What are you supposed to do when even GN residencies and internships reject you?
- 0Jul 16, '12 by citylights89Just got my second rejection letter today from a major hospital, this time from their fall residency program. I thought I did my application, resume, and cover letter well, but apparently it wasn't done well enough. :sigh: One of my friends didn't get it either. The thing is that I told one of my classmates during break for class one day and she applied during class and got a call back. The "full concentration while I'm at home" method didn't work. Not trying to pull rank, but it seems like the people who have failed and repeated classes are getting more opportunity than people who did well the first time around. I don't understand what is wrong. Getting discouraged because other than that residency, there are no other jobs.
- 0Jul 16, '12 by oluchikaI completely understand. I applied for other positions as well and I received rejection letters stating that I am only eligible for their graduate nurse program. But if I can't get hired through a graduate nurse program, how am I supposed to gain experience so that I can be able to apply to the regular positions later on? It's frustrating.
- 0Jul 16, '12 by MBARNBSN GuideOP to add to your story, I know of a nurse today who received her Externship and a spot in a New Grad Residency Program as a Student Nurse despite submitted her applications to both programs late! I know because I helped her fill out her applications after the deadlines, per the request of her supervisor, who was also one of my clinical instructors. I know that this does not sound fair to you, but the hiring manger asked me to help her out because she was a good tech on the unit and everyone on her unit loved her!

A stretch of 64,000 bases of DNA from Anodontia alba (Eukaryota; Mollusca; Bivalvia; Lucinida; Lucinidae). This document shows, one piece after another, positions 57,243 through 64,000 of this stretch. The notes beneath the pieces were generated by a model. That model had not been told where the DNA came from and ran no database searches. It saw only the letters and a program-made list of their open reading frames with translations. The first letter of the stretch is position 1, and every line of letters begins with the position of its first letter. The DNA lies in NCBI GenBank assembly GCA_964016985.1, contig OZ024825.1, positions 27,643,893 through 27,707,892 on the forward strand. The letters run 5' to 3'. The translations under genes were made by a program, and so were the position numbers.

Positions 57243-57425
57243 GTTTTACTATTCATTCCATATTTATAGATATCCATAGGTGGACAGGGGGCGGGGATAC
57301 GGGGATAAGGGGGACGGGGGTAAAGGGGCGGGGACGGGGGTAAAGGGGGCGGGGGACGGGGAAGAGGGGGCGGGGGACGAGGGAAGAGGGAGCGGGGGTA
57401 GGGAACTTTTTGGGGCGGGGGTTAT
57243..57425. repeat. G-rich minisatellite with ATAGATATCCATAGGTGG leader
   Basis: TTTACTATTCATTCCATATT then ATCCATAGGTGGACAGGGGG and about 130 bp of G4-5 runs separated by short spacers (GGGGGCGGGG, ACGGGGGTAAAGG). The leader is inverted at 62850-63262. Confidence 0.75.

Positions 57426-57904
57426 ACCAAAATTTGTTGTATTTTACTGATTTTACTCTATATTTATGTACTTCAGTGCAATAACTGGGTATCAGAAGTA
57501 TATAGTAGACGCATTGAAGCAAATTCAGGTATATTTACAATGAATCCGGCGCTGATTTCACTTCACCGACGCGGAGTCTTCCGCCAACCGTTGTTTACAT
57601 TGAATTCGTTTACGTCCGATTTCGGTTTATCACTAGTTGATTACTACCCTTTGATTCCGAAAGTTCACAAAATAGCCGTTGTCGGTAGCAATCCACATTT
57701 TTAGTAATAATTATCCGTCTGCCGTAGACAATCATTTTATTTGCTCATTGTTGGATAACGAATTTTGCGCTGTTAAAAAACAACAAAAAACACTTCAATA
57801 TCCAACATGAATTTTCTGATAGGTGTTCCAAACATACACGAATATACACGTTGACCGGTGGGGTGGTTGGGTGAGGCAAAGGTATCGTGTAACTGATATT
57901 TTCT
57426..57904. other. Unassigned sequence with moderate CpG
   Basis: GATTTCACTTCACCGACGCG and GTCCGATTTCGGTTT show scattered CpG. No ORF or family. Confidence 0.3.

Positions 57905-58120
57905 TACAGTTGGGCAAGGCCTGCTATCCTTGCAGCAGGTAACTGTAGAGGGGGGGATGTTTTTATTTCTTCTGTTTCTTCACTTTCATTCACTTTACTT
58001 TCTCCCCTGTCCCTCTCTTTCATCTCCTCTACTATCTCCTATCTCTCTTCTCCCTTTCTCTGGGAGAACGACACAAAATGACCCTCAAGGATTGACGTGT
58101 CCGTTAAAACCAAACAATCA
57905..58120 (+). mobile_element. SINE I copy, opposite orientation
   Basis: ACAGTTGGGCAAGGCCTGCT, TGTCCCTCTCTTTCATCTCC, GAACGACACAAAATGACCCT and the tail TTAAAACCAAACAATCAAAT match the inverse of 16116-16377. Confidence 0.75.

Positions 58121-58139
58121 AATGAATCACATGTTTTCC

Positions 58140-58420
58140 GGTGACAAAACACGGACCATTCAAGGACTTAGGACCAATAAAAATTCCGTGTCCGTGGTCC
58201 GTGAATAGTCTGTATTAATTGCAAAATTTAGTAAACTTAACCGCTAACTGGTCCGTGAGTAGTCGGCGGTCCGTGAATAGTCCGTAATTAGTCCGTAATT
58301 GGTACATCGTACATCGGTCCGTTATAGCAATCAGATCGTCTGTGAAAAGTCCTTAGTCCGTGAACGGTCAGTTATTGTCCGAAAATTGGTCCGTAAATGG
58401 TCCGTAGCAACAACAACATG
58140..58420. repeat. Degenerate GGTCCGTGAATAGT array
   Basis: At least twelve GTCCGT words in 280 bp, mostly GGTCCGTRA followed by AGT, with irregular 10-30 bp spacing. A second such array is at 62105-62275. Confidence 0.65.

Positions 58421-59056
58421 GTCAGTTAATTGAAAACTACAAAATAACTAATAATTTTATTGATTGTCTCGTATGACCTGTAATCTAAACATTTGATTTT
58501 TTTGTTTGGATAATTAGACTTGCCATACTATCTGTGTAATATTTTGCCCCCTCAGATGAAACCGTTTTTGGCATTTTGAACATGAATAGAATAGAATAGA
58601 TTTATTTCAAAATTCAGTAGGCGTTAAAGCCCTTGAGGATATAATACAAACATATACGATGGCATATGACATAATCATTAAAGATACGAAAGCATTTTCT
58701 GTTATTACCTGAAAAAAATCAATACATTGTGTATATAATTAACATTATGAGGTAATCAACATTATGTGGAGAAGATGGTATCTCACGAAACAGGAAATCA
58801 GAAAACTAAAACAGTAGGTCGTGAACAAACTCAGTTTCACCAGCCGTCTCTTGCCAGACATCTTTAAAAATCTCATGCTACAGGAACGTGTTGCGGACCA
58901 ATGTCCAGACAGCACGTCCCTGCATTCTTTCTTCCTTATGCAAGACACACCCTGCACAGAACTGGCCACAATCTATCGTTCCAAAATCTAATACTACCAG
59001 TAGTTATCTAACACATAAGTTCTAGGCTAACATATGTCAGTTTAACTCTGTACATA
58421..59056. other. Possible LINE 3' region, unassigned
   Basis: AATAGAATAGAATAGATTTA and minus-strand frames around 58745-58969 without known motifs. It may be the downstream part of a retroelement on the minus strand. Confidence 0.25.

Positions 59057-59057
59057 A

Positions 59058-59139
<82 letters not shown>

With that said, OP and others: Some of your classmates who seem like academic failures are landing jobs because he/she succeeded in another area of the job search arena. More than likely those classmates have friends who recommended him/her to the hiring managers and/or recruiter’s in-person. I know that this may be a surprise to you since you did not go into nursing thinking that who-you-know-in-nursing will matter over what-you-know as a nurse, but unfortunately it does when seeking a job.
In fact, although I had a good reputation for academic success and hard work when I was a Student Nurse and a New Grad, I landed my externships and to residency because of who I knew too. In addition, almost all of the nursing positions I have received throughout my nursing career were based upon who I knew. Thus, do not stop working hard and representing yourself the best way you can, but be sure to get to know people (Nurses) that are connected to future employment opportunities. Good Luck.
- 0Jul 16, '12 by True BlueI understand your frustration since I applied to multiple GN/Internship programs as soon as I graduated but apparently that was too late since all I got were rejection emails. Since that didn't seem like an option I applied for every RN 1 position I could find no matter what hospital or specialty. I was lucky enough to receive a phone call from a hospital recruiter about attending a job fair where I was able to interview with a director of nursing for an acute rehab hospital. A second interview followed a few days later and then the formal offer of employment. It seems like new grad jobs are HARD to come by especially depending on your area but don't give up. My best advice - apply for everything and anything. You're sure to get a lot of rejections but all you need is one hiring manager to take a chance on you. Good luck and hang in there.